Friday, July 30, 2010
Image: Infinite Monkey Theorem Logo.
Petit verdot can be like drinking ink. That is if you can actually find it in a bottle of local wine.
It’s one of those blending grapes that garnered respect in a Bordeaux as a 5 percent grape. On its own? It’s just not that common. Colorado is no exception – and that’s too bad.
There are some reasons it’s not widespread in Colorado. First, it has a longer growing period than even cabernet sauvignon. That means an early fall frost or cold snap can doom the grapes. Beyond that, it’s a tough sell since no one knows what the heck petit verdot is anyway.
We’re here to tell you it’s a fun grape that is absolutely stellar on its own. Petit verdot is developing somewhat of a cult-like following in the Grand Valley AVA. More local producers are even making wines featuring this purple, dark and inky grape.
They are some of the most interesting wines around, and although very few are available in the bottle today, it is worth seeking them out.
Canyon Wine Cellars might be the only Grand Valley winery selling it right now. Its petit verdot is peppery and pungent, tasty and complex. It has a mile-long finish that sits on the palate like a coffee-flavored cigar. Open a bottle, take a sip, then decant. This wine needs a little air to let the grape speak on its own without overwhelming.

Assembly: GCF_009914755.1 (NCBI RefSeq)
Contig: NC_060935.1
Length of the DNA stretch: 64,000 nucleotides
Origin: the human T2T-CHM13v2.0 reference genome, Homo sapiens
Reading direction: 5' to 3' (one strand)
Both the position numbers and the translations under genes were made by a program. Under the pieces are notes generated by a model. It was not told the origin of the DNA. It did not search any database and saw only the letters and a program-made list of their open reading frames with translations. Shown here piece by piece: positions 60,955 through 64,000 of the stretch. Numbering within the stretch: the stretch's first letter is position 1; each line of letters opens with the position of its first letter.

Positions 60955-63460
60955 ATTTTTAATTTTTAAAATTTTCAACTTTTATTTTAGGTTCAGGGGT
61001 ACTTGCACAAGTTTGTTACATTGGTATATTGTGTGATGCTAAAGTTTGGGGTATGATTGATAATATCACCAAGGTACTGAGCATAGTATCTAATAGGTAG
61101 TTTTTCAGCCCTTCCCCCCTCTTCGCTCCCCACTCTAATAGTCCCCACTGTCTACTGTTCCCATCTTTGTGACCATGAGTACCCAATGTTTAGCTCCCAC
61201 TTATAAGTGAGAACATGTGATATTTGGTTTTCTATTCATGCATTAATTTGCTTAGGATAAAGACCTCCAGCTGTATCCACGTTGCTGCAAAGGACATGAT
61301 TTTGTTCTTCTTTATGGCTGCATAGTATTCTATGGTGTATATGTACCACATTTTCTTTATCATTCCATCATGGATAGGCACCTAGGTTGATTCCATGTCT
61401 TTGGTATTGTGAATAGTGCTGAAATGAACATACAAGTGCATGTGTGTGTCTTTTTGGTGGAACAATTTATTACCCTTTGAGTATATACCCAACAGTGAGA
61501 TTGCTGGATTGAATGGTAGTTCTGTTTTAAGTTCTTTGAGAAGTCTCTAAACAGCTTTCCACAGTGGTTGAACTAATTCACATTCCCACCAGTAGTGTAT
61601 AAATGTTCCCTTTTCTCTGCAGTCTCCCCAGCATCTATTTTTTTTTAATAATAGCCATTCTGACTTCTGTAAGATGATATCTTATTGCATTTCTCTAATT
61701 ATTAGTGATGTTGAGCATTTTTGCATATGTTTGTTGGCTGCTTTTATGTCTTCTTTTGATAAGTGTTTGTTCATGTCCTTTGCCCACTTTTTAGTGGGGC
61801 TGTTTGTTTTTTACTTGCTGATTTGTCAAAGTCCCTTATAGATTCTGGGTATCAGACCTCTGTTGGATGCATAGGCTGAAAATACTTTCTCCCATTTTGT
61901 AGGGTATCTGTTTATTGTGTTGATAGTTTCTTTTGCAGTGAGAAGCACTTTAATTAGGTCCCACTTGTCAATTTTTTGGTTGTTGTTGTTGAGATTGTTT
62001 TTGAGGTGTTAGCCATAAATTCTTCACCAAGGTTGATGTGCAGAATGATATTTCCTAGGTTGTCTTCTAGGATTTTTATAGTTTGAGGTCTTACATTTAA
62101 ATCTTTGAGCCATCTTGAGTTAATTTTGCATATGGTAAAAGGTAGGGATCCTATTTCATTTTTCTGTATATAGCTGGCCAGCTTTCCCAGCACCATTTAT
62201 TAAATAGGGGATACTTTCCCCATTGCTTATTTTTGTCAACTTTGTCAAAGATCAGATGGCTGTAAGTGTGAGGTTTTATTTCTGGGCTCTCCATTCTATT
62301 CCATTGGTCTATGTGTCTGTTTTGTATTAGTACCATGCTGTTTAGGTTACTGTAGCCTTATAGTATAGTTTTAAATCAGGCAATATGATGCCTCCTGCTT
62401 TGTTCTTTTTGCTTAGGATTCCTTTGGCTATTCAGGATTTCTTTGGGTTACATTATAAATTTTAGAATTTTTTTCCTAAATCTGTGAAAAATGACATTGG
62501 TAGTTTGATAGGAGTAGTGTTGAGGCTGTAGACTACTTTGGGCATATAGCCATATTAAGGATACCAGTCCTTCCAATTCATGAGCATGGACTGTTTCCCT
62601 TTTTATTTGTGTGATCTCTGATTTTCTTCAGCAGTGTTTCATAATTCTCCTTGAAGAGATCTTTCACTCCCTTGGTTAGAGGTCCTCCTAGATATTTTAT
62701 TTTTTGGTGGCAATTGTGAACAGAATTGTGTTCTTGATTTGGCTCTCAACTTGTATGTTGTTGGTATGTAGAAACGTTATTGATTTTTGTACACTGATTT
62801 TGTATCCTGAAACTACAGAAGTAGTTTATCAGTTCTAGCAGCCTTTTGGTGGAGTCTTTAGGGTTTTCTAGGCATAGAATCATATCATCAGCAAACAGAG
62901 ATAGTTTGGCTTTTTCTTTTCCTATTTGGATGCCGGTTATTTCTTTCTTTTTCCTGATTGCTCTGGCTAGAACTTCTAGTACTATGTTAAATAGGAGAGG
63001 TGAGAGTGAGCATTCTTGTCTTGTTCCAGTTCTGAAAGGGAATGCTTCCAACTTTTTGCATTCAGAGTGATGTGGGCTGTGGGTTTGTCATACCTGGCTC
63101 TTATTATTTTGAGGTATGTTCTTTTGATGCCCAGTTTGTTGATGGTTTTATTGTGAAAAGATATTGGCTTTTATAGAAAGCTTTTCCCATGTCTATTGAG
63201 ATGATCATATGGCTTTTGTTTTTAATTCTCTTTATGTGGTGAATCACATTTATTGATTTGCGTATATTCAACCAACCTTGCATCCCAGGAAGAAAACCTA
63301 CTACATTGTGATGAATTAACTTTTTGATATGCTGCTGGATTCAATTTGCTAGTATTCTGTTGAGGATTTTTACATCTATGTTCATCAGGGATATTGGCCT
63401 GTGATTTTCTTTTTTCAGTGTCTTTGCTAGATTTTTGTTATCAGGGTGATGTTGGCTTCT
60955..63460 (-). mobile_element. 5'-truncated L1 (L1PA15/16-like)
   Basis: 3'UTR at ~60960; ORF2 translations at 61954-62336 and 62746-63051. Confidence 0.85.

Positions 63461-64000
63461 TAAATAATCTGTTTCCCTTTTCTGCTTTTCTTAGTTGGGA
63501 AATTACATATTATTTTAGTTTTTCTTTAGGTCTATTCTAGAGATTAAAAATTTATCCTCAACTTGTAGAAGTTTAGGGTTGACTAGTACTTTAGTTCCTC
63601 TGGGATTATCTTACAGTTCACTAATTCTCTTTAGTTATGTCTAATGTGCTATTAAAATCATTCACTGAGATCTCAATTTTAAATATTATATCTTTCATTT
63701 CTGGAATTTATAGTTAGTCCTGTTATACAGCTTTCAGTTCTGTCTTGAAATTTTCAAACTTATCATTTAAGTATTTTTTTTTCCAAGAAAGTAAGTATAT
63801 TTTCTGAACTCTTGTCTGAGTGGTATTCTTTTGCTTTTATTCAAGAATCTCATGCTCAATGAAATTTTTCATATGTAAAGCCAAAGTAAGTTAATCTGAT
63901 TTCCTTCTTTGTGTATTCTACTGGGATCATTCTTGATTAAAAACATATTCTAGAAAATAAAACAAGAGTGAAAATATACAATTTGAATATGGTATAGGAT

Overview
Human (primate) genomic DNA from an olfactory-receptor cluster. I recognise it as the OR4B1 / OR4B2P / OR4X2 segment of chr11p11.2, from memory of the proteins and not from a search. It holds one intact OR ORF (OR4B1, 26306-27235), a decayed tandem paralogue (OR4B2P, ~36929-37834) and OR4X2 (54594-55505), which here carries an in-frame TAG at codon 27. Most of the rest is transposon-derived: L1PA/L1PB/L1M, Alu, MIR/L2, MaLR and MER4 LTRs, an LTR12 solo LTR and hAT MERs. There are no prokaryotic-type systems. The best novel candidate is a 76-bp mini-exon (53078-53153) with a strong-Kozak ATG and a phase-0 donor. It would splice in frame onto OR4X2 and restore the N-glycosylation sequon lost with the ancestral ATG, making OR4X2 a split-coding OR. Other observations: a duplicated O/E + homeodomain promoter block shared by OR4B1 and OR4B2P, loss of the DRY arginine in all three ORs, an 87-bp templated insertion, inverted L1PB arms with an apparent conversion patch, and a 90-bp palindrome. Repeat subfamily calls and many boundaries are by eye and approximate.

When blended with other Bordeaux grapes but still given the lead, the results are even more appealing. Canyon Wind’s IV is a prime example. Although this bottle retails for $100, it is a stellar wine worth considering. Its finish is one of the longest in the state of Colorado.
Infinite Monkey Theorem in Denver just released an excellent one in early July and will likely sell out quickly (the winery is already dry). Be prepared to pounce on a bottle if you see it. It’s petit verdot ($36), sourced from Palisade fruit, is tannic with some nice blackberry fruits hiding beneath. With air, the finish just keeps growing. Infinite’s 100th Monkey blend (leading with petit verdot and including cabernet franc, malbec, petit syrah and syrah) has wine of the year written all over it. It will sell for about $50 and is expected out any day now.
Guy Drew Vineyards out in Cortez is another rare vintner with petit verdot available, but a few more versions should hit retailers this summer.
Reeder Mesa has some in a barrel right now, and winemaker Doug Vogel is getting excited about its potential. See if you can convince him for a barrel sample next time you are in the tasting room!
I don’t expect petit verdot to dominate the Colorado grape-growing landscape. It’s such an intense grape that it will never be a true crowd pleaser on its own. It will have its hard-core fans and others who just don’t care for it. Count me in the former crowd. It’s unique flavors and deep colors are simply fun and are worth a try if the opportunity presents itself.
About the Author: Jacob Harkins is the founder and editor of ColoradoWino.com. He is being remunerated by the Wine Country Inn for his contributions to this blog.